Radioactive iodine therapy is a radiation-based treatment method used in the treatment of differentiated thyroid cancers and some types of hyperthyroidism and popularly called ‘atom therapy’. The thyroid gland uses iodine in the synthesis of thyroid hormones, which is its main function for our body. Many foods, especially iodized table salt, are natural sources of iodine. An important part of the iodine taken into our body is retained and stored by the thyroid gland. This unique relationship between iodine and the thyroid gland allows the radioactive form of iodine, Iodine-131, to be used for therapeutic purposes in some diseases. Some well-differentiated tumors of the thyroid gland (papillary carcinoma, follicular carcinoma) consist of cells that mimic normal thyroid tissue and have very similar structural features. Due to these features, they capture iodine and take it into the cell, although not as much as normal cells. However, they do not have the ability to distinguish between radioactive and non-radioactive iodine. If the body is not saturated with non-radioactive iodine, the radioactive iodine used for treatment is retained by the cells of the normal thyroid cells, thyroid cancer or lymph node-organ spreads left behind after the operation. The purpose of the iodine-restricted diet applied before the treatment is to starve the body for non-radioactive iodine and to ensure that the radioactive iodine reaches the desired targets in high amounts. Thus, the iodine-131 (atom) taken into the cell destroys the cell with the effect of beta radiation. This is one of the oldest molecular-targeting (intelligent) treatment methods.
Radioactive iodine therapy; It is performed to prevent recurrence of the disease by leaving no normal or cancerous thyroid cells after the operation in thyroid cancer, and to provide treatment if there is lymph node or organ spread. Very low doses of radioactive iodine are used for imaging purposes (whole body Iodine-131 scanning scintigraphy) to monitor whether residual tissues are destroyed after treatment.
In patients diagnosed with thyroid cancer, whose tumor diameter is below a certain size and who do not have high-risk pathological criteria, follow-up is possible by keeping the thyroid drug dose at the required level without radioactive iodine treatment, if residual tissue and metastasis (spread) are not detected by post-operative examinations.
Radioactive iodine treatment can be applied to patients of all age groups. During pregnancy, no radioactive material can be used for treatment or examination purposes. Our female patients who received treatment should not have children for 1 year, and our male patients for 6 months.
HOW IS RADIOACTIVE IODINE THERAPY APPLIED?
An iodine-restricted diet is applied for at least 15 days before radioactive iodine treatment. Radioactive iodine antibiotics etc. It is in capsule form, similar to the drugs we use in daily life. It is applied by drinking with a protected pipette. Afterwards, it is necessary to stay in specially insulated rooms until the radiation emitted from the body and excreted with urine and faeces for 1-3 days, depending on the dose given, reaches a level that will not harm the health of the individuals around. Our patients leaving the hospital should not come into contact with pregnant and children under the age of 18 for 2-3 weeks, should not spend time with adults at close distance (less than 1 meter) and for a long time, should not enter crowded areas, use public transportation as much as possible. They must stay in a separate room at home. Short-term (about 30 minutes) encounters with individuals (except pregnant and children) at a distance of 1 meter do not carry any risk. For breastfeeding mothers; Since radioactive iodine passes into breast milk, breastfeeding should be terminated. It is important for the protection of other individuals in the house to use a separate sink – bathroom – toilet, if possible, and to wash hands and surfaces carefully with plenty of water for 15 days after the treatment. Soap, toothbrush, towel, cutlery, etc. Care should be taken not to use personal materials by anyone else. The clothes used in the treatment room should be ventilated for 1 week and washed with plenty of water separately from other laundry, and it is appropriate to wash the sheets, towels and clothes separately for 15 days after the treatment.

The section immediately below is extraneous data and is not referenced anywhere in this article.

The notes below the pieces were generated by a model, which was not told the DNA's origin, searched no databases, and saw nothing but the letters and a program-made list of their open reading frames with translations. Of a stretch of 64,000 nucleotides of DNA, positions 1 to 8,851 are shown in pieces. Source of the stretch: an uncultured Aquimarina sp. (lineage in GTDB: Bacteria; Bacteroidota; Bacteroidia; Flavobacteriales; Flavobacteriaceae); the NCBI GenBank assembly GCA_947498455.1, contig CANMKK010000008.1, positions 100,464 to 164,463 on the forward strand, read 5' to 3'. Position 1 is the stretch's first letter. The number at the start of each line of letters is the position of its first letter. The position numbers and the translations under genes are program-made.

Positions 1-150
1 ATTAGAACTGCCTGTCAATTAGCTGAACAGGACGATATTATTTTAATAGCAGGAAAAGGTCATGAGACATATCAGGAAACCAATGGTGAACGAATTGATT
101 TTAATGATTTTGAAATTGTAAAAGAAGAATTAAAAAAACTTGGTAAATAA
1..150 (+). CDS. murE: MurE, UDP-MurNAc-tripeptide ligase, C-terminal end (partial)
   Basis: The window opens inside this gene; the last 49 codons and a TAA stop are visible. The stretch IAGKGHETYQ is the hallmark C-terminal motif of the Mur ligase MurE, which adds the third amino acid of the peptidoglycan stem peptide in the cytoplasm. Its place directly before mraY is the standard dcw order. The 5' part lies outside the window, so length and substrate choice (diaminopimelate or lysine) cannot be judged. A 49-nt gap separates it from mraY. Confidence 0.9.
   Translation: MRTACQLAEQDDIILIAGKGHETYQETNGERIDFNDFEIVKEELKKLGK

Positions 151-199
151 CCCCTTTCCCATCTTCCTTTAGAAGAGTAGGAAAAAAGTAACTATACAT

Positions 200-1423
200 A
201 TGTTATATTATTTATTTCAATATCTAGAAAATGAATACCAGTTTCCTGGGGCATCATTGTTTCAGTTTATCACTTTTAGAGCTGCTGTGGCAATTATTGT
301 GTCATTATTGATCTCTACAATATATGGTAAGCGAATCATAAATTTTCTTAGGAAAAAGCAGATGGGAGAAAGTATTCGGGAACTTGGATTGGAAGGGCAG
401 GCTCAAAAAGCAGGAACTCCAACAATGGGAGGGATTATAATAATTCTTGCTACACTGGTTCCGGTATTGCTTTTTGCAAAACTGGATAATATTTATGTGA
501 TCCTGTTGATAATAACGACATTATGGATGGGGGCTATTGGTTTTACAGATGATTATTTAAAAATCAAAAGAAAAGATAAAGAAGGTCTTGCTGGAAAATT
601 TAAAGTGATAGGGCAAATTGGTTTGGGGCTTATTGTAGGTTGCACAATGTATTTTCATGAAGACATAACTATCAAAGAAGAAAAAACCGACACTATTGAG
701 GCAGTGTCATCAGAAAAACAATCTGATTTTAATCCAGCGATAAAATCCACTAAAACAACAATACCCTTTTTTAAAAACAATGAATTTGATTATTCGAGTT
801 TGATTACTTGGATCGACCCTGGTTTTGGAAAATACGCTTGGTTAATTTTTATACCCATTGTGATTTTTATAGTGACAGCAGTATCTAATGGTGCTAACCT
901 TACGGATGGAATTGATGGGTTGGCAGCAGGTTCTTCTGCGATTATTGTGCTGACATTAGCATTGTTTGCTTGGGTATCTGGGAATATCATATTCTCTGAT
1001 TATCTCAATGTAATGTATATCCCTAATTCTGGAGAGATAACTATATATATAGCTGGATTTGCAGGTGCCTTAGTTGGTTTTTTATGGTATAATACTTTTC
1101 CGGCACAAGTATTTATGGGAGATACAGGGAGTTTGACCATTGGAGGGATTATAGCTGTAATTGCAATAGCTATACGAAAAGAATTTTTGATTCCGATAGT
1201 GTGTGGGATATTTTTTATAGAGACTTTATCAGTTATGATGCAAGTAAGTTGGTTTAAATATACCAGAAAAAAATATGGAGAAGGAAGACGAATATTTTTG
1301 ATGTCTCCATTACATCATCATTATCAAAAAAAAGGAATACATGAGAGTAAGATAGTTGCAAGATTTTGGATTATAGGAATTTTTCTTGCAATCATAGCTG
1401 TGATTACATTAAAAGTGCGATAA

WHAT ARE THE SIDE EFFECTS OF RADIOACTIVE IODINE THERAPY?
Although post-treatment side effects are related to the dose of radioiodine taken, they are usually mild and transient. In the presence of residual thyroid tissue, tenderness in the neck and pain during swallowing may be felt. Mild nausea, fatigue, and increased need for sleep are common side effects in the first days. Since radioactive iodine is also involved in the salivary glands, a decrease in the sense of taste or a change in taste (metallic taste, etc.) can be observed in the early period, swelling in the salivary glands, pain and dry mouth in the late period. In the first week of treatment, rinsing the mouth with lemon juice, drinking plenty of water, chewing gum and applying ice to the salivary glands can reduce the level of these side effects. However, there is no definitive data on this subject. It is important to drink plenty of water and urinate after the first 24 hours in order to reduce the radiation dose that the body will receive and accelerate its removal from the body. Temporary absence of menstruation may be possible due to the radiation exposure of the internal genital organs and the lack of thyroid hormones in women. Drinking plenty of water and not keeping the urine waiting is effective in reducing this effect.
I wish you healthy days.